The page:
Australia’s Beechworth Mental asylum was a place for the mentally disturbed (or anyone considered mentally disturbed by the crown) to stay. The aforementioned Ha-Ha Walls were called such perhaps because they were intended to keep patients in the facility even if they were trying to escape or because of the cruel irony it left in appearance to the outside world.
To outsiders it looked like the patients were standing in a courtyard with low walls that could be escaped easily without any trouble. But to anyone looking out from the inside, or anyone who dared venture close enough to the walls themselves it was clear there was something unusual with the appearance of the construction of the facility. In the courtyard if you were to walk right up to the walls and look down you would see a massive trench rolling down and yawning into a pit that made it apparent the patients would not be going anywhere to escape the facility. And they worked, perhaps not surprisingly, very well. But it also served as a symbol to those who may have been dangerously close to being admitted to the facility. Once you got into Beechworth, you were going to have a difficult time getting out. And it seems at least some of those who found themselves behind these illusory walls in life were unable to escape even in death.
Currently the walls are hearing the laughter not of the tenants or of the staff overlooking the irony of the walls, but rather excited paranormal prospectors looking for the thrill of the hunt. Ghost hunters are led on tours after sunset to see if evidence of the paranormal can be captured and with it perhaps a bit of freedom from the mundane nature of day to day life. But don’t let the mirthful nature of the groups fool you. Some say seeing a ghost in the wrong circumstance can drive someone to the brink of madness.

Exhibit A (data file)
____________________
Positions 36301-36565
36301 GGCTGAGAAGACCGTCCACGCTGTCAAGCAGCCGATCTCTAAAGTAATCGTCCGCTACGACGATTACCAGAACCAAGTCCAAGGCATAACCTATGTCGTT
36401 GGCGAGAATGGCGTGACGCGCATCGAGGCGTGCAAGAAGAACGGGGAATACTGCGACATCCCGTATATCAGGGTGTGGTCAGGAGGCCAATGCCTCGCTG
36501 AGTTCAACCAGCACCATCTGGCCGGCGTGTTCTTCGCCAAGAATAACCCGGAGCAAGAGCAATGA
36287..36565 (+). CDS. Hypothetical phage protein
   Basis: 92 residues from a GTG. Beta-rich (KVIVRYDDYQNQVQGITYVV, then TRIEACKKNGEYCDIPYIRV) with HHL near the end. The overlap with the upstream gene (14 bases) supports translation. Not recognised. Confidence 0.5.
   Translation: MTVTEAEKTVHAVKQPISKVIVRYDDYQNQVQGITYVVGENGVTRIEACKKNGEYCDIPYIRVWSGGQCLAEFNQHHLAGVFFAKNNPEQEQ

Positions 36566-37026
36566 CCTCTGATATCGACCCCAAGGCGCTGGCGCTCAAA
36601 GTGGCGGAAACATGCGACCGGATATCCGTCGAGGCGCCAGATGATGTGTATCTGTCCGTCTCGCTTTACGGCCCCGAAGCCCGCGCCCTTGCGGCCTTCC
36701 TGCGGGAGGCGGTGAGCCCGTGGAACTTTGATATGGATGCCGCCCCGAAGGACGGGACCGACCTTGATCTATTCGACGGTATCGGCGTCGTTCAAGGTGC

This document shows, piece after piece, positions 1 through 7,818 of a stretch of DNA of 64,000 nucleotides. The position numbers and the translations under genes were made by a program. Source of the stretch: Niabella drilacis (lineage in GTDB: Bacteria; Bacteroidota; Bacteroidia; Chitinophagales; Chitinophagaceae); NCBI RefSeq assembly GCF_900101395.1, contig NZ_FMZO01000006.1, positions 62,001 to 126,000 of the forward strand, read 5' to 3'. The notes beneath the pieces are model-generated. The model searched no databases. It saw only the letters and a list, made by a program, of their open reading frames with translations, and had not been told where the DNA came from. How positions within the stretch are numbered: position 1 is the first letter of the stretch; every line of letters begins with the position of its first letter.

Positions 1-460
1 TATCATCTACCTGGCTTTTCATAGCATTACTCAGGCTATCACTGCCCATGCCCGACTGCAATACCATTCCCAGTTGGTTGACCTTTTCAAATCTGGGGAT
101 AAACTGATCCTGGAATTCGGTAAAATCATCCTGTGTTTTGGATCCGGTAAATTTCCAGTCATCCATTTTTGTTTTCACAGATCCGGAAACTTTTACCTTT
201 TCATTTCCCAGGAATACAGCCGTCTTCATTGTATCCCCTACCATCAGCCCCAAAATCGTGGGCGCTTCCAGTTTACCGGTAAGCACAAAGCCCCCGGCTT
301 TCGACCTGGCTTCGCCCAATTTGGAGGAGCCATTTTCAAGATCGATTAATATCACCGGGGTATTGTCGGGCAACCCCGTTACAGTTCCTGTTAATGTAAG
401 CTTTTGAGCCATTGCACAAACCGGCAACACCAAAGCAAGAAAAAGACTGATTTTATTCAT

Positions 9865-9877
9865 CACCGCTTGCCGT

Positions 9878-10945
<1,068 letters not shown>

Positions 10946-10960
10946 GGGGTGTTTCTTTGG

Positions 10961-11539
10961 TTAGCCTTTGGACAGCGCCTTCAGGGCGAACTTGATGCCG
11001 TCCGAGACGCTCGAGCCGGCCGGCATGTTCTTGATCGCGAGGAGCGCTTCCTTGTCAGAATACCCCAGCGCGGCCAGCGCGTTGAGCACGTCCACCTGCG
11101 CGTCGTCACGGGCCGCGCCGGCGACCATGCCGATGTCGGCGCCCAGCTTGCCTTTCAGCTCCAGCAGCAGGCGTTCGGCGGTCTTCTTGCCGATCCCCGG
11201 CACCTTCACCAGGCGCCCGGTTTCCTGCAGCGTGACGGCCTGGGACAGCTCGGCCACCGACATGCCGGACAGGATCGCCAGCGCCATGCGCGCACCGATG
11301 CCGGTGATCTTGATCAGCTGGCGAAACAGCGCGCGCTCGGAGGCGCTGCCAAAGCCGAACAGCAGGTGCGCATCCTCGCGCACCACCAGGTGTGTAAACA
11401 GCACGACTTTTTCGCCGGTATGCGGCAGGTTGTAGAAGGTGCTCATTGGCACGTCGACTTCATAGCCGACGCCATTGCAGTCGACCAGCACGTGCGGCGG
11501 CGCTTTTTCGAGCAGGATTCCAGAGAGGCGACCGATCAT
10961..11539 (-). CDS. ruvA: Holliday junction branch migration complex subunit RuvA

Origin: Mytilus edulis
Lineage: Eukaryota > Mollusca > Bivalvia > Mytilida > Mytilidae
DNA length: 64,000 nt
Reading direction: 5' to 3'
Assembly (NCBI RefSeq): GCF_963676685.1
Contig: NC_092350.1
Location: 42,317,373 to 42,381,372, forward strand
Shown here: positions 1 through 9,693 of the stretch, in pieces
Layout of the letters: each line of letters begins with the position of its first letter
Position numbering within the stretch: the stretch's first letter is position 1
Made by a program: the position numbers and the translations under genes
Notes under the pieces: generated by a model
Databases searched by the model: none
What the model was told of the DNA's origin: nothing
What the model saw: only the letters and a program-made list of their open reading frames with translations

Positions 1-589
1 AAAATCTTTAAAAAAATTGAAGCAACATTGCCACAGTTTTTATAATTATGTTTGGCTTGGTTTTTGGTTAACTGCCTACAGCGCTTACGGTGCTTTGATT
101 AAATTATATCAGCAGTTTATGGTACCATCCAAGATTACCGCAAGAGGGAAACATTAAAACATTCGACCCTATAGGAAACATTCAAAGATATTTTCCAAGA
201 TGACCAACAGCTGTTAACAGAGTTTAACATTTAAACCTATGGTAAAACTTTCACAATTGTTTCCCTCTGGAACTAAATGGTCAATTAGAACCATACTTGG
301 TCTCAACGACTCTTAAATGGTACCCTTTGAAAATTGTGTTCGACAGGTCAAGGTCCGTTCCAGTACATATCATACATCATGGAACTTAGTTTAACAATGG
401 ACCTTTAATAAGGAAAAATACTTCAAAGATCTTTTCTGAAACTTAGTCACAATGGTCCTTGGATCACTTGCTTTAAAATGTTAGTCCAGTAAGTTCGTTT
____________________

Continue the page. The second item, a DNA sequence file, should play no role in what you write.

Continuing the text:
The facility is said to be the host of a number of ghosts including several patients and -perhaps surprisingly- at least a few of the doctors and nurses who worked there as well as early as 1867 when it was first opened. Once it had over 1200 beds within its walls, but now there are only broken relics of the past and the eerie lingering feel of a troubled history that will not go out when the flashlights die and the patrons finally leave. While it may not necessarily be a cursed place, the facility is certainly one with its share of stories both good and bad, both terrifying and inspiring.
Haunted insane asylums are one of the creepiest places on Earth. And while the official story may suggest they’re abandoned or simply decommissioned, one has to wonder if the official story of facilities such as these allows for such terms to even be used. What remains after the last of the patients has been relocated? And what effects will their stay at the facility have on the lingering spirits who have remained behind, still seen today even if they have been long forgotten? Perhaps with time the facility will yield some answers.